Prevention of substance abuse is a complex issue. The best approach is proactive drug education. There is also a need for intense parent child interaction. Motivation to use stems from social and emotional issues, most are identifiable at a young age. Peer pressure, isolation, boredom, lack of parental involvement,and depression, leads to substance abuse. The teen years are the most vulnerable. During this time exposure to social and emotional situations, requiring coping skills are experienced. The lack of proper coping skills leads to low self-esteem, weakened resistance to peer pressure, isolation, boredom, and depression. Isolation is a warning sign for high risk of substance abuse.
Low self -esteem, brought about by ridicule from peers and family weakens resistance to substance abuse. Teens have a tendency to be cruel. This cruelty leads to low self-esteem and isolation, which in turn leads to substance abuse. Communication and involvement in the child’s activity is the first step in preventing drug abuse. Positive reinforcement improves self-esteem. Be aware of the Child’s peers. Are they rebellious, troublemakers, drug users? Stay involved; participate in sports and after school activities. Prevention starts at home. This is best time to have a positive influence. It is not an easy task, so do not hesitate to seek professional help if drug use is suspected.
Traumatic events such as divorce and the loss of a loved one is a catalyst for drug abuse. A child can be confused and lonely during such periods. The need for adult guidance during these periods cannot be understated. Divorce can confuse a child. Their entire world is changed. The change and uncertainty can cause terrible pain and sadness that lasts for years. Counseling might necessary. If not addressed, the chance of the child turning to substance abuse is possible. The loss of a loved one causes immense pain in adults. It is worse in children. Especially if the loved one is a parent or sibling. Addressing the Child’s grief is important. Grieving is a process. Children do not understand grief. Consultation with a grief counselor is often required.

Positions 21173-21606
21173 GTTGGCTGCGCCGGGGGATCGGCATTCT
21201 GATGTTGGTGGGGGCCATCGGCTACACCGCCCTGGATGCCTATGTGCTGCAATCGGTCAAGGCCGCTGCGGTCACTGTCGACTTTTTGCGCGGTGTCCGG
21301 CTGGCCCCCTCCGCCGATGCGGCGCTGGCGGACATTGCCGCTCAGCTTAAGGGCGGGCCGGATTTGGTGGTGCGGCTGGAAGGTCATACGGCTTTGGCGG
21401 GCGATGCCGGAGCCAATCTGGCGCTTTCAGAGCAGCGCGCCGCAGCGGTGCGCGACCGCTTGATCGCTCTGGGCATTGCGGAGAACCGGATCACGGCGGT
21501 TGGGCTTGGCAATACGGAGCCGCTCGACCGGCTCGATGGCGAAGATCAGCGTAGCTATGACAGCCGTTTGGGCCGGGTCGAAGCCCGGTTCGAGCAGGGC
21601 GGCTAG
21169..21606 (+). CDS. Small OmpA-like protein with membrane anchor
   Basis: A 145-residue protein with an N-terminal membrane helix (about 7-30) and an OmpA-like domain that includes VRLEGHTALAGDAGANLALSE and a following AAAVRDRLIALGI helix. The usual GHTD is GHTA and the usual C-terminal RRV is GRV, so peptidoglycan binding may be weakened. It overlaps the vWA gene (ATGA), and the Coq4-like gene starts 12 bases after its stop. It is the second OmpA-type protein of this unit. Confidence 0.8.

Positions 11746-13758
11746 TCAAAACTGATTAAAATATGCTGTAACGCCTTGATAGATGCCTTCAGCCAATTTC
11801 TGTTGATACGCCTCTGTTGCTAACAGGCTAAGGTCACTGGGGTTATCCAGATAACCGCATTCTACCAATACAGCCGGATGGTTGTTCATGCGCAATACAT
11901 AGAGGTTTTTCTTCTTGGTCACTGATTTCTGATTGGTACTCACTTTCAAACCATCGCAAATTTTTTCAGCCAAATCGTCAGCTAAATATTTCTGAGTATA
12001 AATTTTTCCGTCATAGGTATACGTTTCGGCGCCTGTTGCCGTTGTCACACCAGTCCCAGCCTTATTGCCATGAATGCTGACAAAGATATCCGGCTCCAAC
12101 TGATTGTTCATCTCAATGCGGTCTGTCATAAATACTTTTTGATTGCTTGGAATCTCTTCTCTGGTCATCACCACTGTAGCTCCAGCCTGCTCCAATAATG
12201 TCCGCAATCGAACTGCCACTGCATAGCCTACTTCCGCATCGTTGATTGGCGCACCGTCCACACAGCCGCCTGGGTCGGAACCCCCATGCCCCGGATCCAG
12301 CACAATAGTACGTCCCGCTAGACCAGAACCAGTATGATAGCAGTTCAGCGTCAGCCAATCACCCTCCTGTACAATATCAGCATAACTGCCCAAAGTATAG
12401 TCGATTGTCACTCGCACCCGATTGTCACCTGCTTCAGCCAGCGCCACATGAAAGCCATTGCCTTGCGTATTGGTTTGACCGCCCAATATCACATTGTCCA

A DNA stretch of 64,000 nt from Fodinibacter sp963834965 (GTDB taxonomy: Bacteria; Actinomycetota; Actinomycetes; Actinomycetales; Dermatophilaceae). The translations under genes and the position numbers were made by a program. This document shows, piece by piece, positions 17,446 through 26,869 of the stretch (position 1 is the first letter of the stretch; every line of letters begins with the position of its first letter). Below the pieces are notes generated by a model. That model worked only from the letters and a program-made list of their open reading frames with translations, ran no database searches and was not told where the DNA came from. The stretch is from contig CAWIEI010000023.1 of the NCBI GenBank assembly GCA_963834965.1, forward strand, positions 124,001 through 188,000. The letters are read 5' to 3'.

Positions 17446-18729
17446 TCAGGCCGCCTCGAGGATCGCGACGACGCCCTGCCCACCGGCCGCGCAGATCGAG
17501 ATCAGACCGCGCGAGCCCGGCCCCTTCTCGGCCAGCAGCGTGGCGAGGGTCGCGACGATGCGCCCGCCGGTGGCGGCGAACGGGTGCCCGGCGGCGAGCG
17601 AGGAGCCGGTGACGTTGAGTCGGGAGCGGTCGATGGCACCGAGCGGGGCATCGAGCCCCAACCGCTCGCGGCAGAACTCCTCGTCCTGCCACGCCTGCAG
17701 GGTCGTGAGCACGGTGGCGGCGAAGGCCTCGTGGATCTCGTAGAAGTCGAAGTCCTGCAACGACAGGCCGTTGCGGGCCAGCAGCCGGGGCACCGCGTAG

If a loved one has progressed to using drugs. It can be painful and frustrating. The important thing is communication. Confusion, depression, and denial are problems when confronting substance abusers. Confusion about the future, depression from personal issues and denial about the drug problem are obstacles to communication. Breaking the cycle of use is important. Rehab or intervention should be a consideration. Until achieving sobriety, the user will not be receptive to recovery. Inside every addict, there is a desire to quit. Until they acknowledge this desire, it is useless to attempt recovery. Forcing someone to quit against his or her will is futile. This will Cause anger, resentment, and alienation, pushing them deeper into addiction.
Most addicts wait until they reach rock bottom to seek recovery. Their lives spin out of control. Then they become receptive to the idea of recovery. They realize the damage done and what the future holds if they continue. This is the best time talk about recovery. Do not enable them, it is the quickest way to get them to rock bottom. Practicing tough love is difficult, but when a loved one is in active addiction, it’s the most effective way to drive them to recovery. The enabler thinks they are helping the addict, when in fact; it is prolonging the active addiction.
When the judicial system becomes involved in the addict’s life, the addict is near rock bottom. Some people take it as a chance to get clean. Others continue getting high and breaking the law. Those that decide to get clean can utilize the counseling offered by the system. The users that continue to use and break the law end up with extensive criminal records. This limits their ability to find jobs and homes. Forcing them back into criminal activity for money, starting another vicious cycle